5 Questions on Shaft Fitting

Labels: ShaftsEquipment

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Editor’s Test

I’ve played the same driver for the past two years. It has a stiff shaft and is standard length. It works very well for my game.

Whenever I’ve hit other clubs, it has reinforced what I already knew: Regular-flex shafts were too “whippy” for me, and X-flex shafts felt like broomsticks.

Stiff shafts were the right fit for me. So why then did I hit the X-flex the best in our blind-shaft test?

First the facts: I hit four shafts (A, R, S, X) with the same clubhead. I ballooned (but hit straight) the more flexible shafts, and I hit the stiffer ones 20 yards farther with a lower trajectory (and less spin) but with varied accuracy. Still, it was the X-flex that had the best combination of distance, ballflight and accuracy.

A five-handicap, with a swing speed of 100 mph, I felt the shaft’s flexibility the most at two different times: when I held it and waggled it, and about halfway into my downswing when I loaded the club. I could feel the more flexible clubs bend when my left arm was parallel to the ground, and the stiffer ones resist. This made me swing harder with the stiffer shafts, and as a result, I had to make an aggressive cut at it. This produced a “swing” motion rather than a “hit” motion and ensured I finished fully. As a result, I made better contact.

That’s one reason I believe I hit the X-flex better. The other is that I had no idea it was an X. When I’ve tested X-flexes in the past, I’ve thrown in the towel before I ever put a move on it. By not knowing what I was getting into, I eliminated any chance of self-sabotage. Goes to show, even shaft testing is all mental.
–Charlie Schroeder


Shaft-Fitting FAQs

Q: What parameters are important when it comes to shaft fitting?
A: All of them. Atop the list are length, flex and weight. Focus on these three things and let the fitter handle the rest.

Q: What exactly is tip-trimming?
A: Put simply, most shafts are cut at the grip end when assembled. To cut at the tip (clubhead end) end, and depending on how much you cut, you can actually stiffen the club shaft by one, sometimes two flexes. It also lowers the trajectory, too.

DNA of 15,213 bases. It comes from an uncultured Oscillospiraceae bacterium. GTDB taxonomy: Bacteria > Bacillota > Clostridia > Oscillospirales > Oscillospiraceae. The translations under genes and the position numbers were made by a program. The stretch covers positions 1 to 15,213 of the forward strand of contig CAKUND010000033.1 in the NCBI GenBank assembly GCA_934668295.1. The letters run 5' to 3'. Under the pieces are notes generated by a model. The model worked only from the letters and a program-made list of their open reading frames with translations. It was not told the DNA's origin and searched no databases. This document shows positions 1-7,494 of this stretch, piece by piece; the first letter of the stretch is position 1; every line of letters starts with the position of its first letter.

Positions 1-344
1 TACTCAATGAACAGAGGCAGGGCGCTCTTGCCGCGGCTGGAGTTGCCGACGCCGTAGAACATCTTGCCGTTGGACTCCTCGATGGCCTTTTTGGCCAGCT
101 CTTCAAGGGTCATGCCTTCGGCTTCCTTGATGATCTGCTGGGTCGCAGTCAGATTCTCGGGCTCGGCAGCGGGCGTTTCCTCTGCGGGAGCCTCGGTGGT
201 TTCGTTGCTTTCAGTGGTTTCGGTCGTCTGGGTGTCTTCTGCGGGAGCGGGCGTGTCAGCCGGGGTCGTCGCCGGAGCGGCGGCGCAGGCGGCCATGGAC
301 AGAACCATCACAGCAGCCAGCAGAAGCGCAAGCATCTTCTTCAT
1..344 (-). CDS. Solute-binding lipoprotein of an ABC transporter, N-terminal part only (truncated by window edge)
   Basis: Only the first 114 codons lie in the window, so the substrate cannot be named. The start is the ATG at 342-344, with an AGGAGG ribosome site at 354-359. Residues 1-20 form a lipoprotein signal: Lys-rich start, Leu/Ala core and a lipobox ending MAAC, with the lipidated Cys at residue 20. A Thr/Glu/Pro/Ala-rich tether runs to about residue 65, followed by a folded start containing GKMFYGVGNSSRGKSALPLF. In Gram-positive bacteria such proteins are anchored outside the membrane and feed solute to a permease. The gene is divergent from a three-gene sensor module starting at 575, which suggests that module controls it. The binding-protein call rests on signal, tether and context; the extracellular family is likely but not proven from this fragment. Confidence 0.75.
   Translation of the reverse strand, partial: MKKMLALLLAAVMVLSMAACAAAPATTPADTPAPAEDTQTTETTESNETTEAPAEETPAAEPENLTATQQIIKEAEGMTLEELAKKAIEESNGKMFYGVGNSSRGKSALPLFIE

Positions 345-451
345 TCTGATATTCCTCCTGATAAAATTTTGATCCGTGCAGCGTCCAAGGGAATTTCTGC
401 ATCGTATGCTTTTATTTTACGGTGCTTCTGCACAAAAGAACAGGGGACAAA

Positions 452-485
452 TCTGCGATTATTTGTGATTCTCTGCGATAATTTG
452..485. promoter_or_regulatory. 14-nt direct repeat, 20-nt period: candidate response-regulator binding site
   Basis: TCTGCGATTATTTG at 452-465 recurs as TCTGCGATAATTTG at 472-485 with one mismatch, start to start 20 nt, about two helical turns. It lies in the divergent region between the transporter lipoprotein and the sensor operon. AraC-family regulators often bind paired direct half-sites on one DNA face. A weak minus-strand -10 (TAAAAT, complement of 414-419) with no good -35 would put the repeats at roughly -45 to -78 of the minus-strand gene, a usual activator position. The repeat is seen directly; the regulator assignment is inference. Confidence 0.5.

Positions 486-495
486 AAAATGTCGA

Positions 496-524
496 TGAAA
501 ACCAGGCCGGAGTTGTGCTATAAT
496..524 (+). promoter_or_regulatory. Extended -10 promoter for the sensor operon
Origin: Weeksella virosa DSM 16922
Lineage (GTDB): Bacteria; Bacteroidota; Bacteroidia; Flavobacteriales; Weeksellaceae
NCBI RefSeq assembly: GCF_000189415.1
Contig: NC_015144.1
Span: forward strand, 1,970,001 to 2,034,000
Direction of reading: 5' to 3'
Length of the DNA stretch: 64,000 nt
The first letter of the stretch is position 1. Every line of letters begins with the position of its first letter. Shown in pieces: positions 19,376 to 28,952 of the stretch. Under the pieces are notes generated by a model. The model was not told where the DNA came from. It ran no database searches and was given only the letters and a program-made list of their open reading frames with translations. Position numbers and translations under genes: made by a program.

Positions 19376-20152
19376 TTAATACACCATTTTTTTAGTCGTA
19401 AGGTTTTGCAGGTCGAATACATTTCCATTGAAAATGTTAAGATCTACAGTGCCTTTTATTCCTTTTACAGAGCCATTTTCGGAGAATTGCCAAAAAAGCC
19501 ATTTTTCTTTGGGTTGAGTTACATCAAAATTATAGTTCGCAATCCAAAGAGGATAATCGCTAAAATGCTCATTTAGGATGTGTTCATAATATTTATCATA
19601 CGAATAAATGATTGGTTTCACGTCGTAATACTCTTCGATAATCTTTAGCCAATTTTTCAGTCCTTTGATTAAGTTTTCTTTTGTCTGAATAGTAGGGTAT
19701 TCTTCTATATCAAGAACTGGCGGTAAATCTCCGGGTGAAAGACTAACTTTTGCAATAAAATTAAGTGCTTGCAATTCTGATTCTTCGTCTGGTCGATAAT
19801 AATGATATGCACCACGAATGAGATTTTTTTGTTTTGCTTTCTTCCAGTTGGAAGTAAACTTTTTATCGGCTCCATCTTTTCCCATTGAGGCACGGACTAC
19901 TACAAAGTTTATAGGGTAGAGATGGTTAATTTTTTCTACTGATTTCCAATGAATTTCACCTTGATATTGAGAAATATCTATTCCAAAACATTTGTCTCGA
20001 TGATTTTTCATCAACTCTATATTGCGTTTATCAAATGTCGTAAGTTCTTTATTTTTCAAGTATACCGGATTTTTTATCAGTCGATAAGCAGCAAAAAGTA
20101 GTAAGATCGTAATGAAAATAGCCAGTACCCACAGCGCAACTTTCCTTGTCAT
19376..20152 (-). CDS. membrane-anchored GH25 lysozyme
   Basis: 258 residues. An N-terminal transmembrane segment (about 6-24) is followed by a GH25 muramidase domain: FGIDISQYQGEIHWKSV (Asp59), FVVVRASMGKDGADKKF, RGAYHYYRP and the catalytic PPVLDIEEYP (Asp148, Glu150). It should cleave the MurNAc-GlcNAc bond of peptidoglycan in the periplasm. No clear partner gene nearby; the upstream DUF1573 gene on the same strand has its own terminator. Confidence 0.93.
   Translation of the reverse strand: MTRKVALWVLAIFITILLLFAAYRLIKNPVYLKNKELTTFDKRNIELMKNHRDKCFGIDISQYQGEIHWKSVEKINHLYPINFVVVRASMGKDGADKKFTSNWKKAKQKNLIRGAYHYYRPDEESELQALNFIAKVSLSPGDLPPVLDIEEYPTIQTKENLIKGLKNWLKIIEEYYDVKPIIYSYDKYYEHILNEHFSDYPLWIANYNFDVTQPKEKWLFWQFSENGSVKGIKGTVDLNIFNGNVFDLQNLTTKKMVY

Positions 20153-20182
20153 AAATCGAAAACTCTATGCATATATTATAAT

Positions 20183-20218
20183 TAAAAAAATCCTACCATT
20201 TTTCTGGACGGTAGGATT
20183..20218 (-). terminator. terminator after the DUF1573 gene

Q: Are lighter shafts weaker than heavier ones?
A: Nope. Shafts are made to withstand a lot of force. Even the light ones.

Q: Is it true that I can gain distance by using a longer shaft?
A: Yes. A longer shaft means you’ll have a wider arc. The wider the arc, the faster the clubhead will travel, relative to the ball that is. But, a longer shaft sometimes correlates to a loss in accuracy.

Q: What is counterbalancing? Will it help me hit it longer?
A: Some say yes, others say no. It’s up to the individual. And as for counterbalancing, what it does is make the head and shaft feel lighter, making it appear as though you can swing it faster. As for whether it really does, that’s up to you.

Q: Why haven’t graphite shafts in irons caught on?
A: We’ve wondered that too. Graphite shafted irons can help you hit the ball further, without a doubt. They also absorb a lot more shock than does steel. Our guess? It’s a matter of price and durability. Graphite shafts cost more to make. And two, they aren’t as tough as steel, meaning they can crack and break with too much abuse (especially from the shock of hitting the turf).

Q: What is the difference in tip diameters?
A: Most shafts are either .335 or .350 mm in diameter. Better players tend to prefer the feel and responsiveness of a .335 tip, but in our opinion, we couldn’t tell one from the other. Also, some heads are made for .350 shafts (which claim to have lower torque), meaning if you do have a.335 shaft diameter, a shim needs to be added into the hosel to accommodate the smaller sized shaft.

Have any other questions you’d like to ask? Drop us a line at This e-mail address is being protected from spambots. You need JavaScript enabled to view it .


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